You might want to check your premises on why P-40's were still around at the end of the war...I assure you it wasnt the quality of aircraft they were producing. Between Brewester and Curtiss, they probably killed more pilots from the bad management of their companies than did Fw's...I'm being sarcastic of course, but I assure you curtiss was around more because of politics than the quality of the aircraft the company was turning out.

At Flakenstein... did you ask him about the gunshake? How about compressibility at low altitude? How did his control authority get at 350mph relative to other aircraft?

I love to hear from real pilots but the feedback I have read from pilots relative to this game has been very mixed and I don't think this sim will ever simulate real combat or real flying because there is no sensation of g's, fear, heat, cold, adrenaline etc...

The plane compresses too soon at too low of altitude...there are errors in the speed ratings and engine boost...straight from Lockheed...stall characteristics and climb rates are off.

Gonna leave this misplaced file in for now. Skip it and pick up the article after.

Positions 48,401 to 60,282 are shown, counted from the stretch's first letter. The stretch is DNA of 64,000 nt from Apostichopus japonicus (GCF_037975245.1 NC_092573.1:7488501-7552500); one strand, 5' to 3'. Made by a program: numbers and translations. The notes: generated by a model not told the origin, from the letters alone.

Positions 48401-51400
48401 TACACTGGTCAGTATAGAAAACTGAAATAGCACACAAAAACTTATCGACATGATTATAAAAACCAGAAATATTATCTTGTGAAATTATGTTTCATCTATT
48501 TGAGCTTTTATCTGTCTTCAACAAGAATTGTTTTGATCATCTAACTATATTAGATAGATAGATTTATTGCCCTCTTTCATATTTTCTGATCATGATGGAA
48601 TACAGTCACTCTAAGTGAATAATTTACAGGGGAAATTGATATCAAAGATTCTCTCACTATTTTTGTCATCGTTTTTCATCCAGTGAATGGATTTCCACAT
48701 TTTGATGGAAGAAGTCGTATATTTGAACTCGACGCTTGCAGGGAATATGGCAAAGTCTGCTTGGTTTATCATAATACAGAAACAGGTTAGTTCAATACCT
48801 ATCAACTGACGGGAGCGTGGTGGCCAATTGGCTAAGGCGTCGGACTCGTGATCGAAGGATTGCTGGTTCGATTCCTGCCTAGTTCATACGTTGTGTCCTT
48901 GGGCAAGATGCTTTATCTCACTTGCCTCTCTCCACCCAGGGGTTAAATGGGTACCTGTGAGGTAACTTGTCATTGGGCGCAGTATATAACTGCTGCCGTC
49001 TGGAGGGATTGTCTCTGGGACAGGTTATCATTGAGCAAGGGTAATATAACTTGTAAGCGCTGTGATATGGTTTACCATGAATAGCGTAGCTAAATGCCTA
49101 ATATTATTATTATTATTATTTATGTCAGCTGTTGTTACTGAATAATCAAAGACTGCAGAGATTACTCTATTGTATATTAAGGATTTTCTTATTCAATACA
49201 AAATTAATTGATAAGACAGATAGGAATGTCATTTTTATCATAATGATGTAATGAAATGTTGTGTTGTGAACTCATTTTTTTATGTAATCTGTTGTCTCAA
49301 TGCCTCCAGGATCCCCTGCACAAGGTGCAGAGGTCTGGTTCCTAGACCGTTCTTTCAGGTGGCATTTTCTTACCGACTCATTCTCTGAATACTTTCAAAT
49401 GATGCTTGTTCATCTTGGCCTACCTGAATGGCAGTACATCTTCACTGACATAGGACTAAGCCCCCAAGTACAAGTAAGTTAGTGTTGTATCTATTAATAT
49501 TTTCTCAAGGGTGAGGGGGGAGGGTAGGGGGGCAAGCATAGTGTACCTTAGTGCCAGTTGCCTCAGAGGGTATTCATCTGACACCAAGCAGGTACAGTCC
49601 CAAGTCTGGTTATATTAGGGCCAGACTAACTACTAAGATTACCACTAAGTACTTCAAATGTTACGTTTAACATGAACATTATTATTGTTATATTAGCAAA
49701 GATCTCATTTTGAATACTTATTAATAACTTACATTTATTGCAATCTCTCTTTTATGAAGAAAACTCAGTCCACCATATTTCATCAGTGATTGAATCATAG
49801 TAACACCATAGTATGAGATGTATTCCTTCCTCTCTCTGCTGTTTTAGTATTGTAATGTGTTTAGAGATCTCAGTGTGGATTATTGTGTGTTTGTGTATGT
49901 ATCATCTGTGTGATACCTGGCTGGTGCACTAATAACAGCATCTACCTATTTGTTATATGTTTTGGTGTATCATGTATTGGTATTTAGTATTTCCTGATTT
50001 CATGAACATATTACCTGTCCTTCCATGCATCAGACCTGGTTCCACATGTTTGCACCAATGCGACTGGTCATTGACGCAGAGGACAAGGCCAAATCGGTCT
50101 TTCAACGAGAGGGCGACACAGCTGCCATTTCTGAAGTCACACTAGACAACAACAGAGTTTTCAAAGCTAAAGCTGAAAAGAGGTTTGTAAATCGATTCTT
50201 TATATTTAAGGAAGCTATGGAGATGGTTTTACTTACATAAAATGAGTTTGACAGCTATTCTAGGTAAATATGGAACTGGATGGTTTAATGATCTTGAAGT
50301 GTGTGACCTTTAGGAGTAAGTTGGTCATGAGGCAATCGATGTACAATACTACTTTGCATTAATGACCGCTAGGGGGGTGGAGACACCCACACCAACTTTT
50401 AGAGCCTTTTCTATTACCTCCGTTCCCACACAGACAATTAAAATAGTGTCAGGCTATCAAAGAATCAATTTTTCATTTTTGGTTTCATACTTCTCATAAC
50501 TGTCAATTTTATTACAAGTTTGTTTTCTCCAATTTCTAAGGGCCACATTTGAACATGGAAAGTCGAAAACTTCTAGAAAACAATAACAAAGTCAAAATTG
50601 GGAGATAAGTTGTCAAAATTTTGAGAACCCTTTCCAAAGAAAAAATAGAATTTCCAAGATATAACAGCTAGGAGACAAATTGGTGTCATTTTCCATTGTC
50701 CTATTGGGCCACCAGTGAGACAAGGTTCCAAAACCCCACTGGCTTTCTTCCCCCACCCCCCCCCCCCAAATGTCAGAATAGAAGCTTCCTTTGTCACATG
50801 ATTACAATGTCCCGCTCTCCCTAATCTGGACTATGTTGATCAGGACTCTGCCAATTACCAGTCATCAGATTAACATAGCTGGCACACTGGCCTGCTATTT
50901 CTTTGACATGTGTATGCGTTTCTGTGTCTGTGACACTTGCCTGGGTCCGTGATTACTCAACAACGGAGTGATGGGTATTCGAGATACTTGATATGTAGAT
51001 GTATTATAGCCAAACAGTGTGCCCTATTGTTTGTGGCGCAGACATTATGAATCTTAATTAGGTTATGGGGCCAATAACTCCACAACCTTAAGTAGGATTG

This plane should be stable and easy to aim...I remember flying online for the first few times...one of my favorite planes was the P-47. I had to be careful but when I BZ opponents, the plane was soooo easy to aim I rarely missed even though I was a noobie...plus we had a scattergun for hmg's. IMHO, the Lightning should be very similar to that...easy to aim, steady, good controls at high speeds below compressibility limits at high altitude.

The aircraft we have has an annoying pitch to it and it rocks on its veritcal axis...the gun shake is minor to me because it is a visual effect rather than an actual effect... give me a plane that has boost, doesn't compress and doesn't pitch and you will find a deadly opponent online in the Lightning.

Flakenstien
02-13-2005, 03:56 PM
<BLOCKQUOTE class="ip-ubbcode-quote"><font size="-1">quote:</font><HR> At Flakenstein... did you ask him about the gunshake? How about compressibility at low altitude? How did his control authority get at 350mph relative to other aircraft? <HR></BLOCKQUOTE>

I did ask about "gunshake" he said with that much firepower you definately feel it. Although it is hard to simulate but you knew it when you fired(guess the closest we get to that is using a FF joystick)
Compressibility we didn't talk much about but I will ask him since we speak on a regular basis, he did tell me that most compressibility issues we taken care of early on in the first P38 models and it wasn't much of a factor when they entered battle.
I'll ask him about the control authority.

<BLOCKQUOTE class="ip-ubbcode-quote"><font size="-1">quote:</font><HR> I love to hear from real pilots but the feedback I have read from pilots relative to this game has been very mixed and I don't think this sim will ever simulate real combat or real flying because there is no sensation of g's, fear, heat, cold, adrenaline etc... <HR></BLOCKQUOTE>